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How to get along with your (localization) partner?

How to get along with your (localization) partner?

How to get more of a relationship?

Last week I attended a Toastmasters local club to listen to different speeches competing for the Humorous Speech contest.

Speech contest is a Toastmasters tradition.  I really like them. They are very inspirational, educational and this edition is also super funny! 

One of the speeches that I enjoyed the most it was about the relationships in a couple; very hilarious examples!

The title was How to get along with your partner. Mission (im)possible? ... and as I was listening to the speech something stuck in my head.

To the statement that it was nearly impossible to get along totally well with your partner I thought if the same might be applicable to another special relationship ...  the relationship buyer-language service provider.

Do you ever feel that you could benefit more from your relationships with your partner/client? Are we aware of whether the more energy we put in, the more we get out of any key relationship in our life? 

I realized that there are 2 strong pillars for any worth it human relationships. These pillars are Transparency and Expectations. And these solid principles can be also applied to a relationship between a client and a Language Service Provider (LSP).

Keep reading and let me elaborate how transparency and expectation are key here in this special symbiosis!


Nothing is more stressful in a relationship that hiding something. In any client-vendor relationship being transparent is crucial to establish a long time partnership. For example, a PM or a translator who’s not transparent with the deadline, or with any issue concerning the content being translated will put away any client to trust them again in the future. An open approach is a must-have condition for any good relationship.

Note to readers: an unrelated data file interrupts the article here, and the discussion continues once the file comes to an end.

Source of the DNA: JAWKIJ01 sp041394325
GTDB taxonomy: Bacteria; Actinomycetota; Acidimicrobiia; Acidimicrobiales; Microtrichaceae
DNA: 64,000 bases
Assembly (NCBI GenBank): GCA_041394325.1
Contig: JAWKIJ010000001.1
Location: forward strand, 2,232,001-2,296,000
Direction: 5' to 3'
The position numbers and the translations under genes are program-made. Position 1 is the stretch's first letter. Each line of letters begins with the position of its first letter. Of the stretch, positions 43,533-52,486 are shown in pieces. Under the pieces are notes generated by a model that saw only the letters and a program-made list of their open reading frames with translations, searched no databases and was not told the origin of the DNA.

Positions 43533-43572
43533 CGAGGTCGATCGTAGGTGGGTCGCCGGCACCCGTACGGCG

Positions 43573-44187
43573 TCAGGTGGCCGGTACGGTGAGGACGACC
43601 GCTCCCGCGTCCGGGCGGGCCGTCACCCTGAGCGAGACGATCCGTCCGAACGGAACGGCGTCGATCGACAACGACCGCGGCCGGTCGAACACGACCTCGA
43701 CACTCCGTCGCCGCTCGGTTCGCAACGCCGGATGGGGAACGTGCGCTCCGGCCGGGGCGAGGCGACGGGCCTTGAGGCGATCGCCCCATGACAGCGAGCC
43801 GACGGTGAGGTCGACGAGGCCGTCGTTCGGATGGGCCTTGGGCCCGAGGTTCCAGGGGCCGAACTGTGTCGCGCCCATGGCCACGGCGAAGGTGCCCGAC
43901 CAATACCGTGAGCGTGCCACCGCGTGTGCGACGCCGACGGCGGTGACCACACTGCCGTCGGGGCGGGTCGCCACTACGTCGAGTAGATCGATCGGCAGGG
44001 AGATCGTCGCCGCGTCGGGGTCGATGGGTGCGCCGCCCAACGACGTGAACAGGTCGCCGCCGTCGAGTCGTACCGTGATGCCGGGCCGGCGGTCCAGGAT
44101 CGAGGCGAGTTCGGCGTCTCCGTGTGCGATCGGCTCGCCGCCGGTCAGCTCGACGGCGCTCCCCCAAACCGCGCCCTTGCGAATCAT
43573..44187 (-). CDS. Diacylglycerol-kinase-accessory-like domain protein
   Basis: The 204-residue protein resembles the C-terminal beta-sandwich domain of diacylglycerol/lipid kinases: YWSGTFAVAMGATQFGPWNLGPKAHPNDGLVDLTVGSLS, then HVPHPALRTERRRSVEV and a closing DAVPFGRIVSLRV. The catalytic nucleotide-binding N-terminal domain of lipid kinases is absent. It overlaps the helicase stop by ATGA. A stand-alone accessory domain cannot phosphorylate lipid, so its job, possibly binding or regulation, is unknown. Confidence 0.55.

How can we assess if we have a transparent relationship? The below 6 questions might give some clues ...

  1. Do my stakeholders know when the content will be delivered?
  2. Is it clear for the client which is the current status of the different assets being localized?
  3. Is the quote easy to understand? 
  4. Do the vendors have access to the reference material/builds/prototypes etc? (Breaking news! transparency has to be a 2 ways road)
  5. Is there any peer to peer communication on regular basis? IM, Skype calls etc
  6. Is the TM analysis intuitive? Segments/leverage easy to understand?

We are in a 24/7 connected world, and with virtual teams distributed all over the world, transparency is key to build trust.


Setting expectations are crucial in any relationship client-vendor. Agree on what we will understand as “good quality” is key to get the most of our relationship with a localization partner. And the “concept” quality is very ambiguous. My concept of quality might be different from yours. I like how Derek Sivers explained this concept in his blog. Derek explained that in Korea the concept of quality is more related to brand new, in Japan will be zero defects, in China, it will be associated “to give status” while maybe for me is something “well-built”.

In the localization relation with our partner is very important to set expectations asap and check them regularly.

  • What do I want to get out from my partnership with this partner?
  • How can they help me?
  • How is my tolerance to mistakes? Is it 5 mistakes every 10000 words acceptable or not?
  • Am I as a client willing to consider a vendor as an extension of my internal team? Or just anyone who does a translation for me?
  • How are we going to deal in this relationship with the triple constraint? Scope/Time/Cost


As a buyer of languages services I bought localization services many many times over the last years, and I found that the answer to getting along with any partner is being transparent through consistent communication and through clear expectations of the terms of services. A vendor should be more than a group of translators that we throw them words to localize. Sharing goals and a joint approach really help to have a relationship.

What about you? Do you have any suggestions about how to get along with your (localization) partner? Has your LSP exceeded your expectations? If yes, please share your story! :)

In the meantime have a splendid week!


Has the Localization industry an inferiority complex?

Has the Localization industry an inferiority complex?

Charging Localization per word feels so eigthies ... so vintage!

Charging Localization per word feels so eigthies ... so vintage!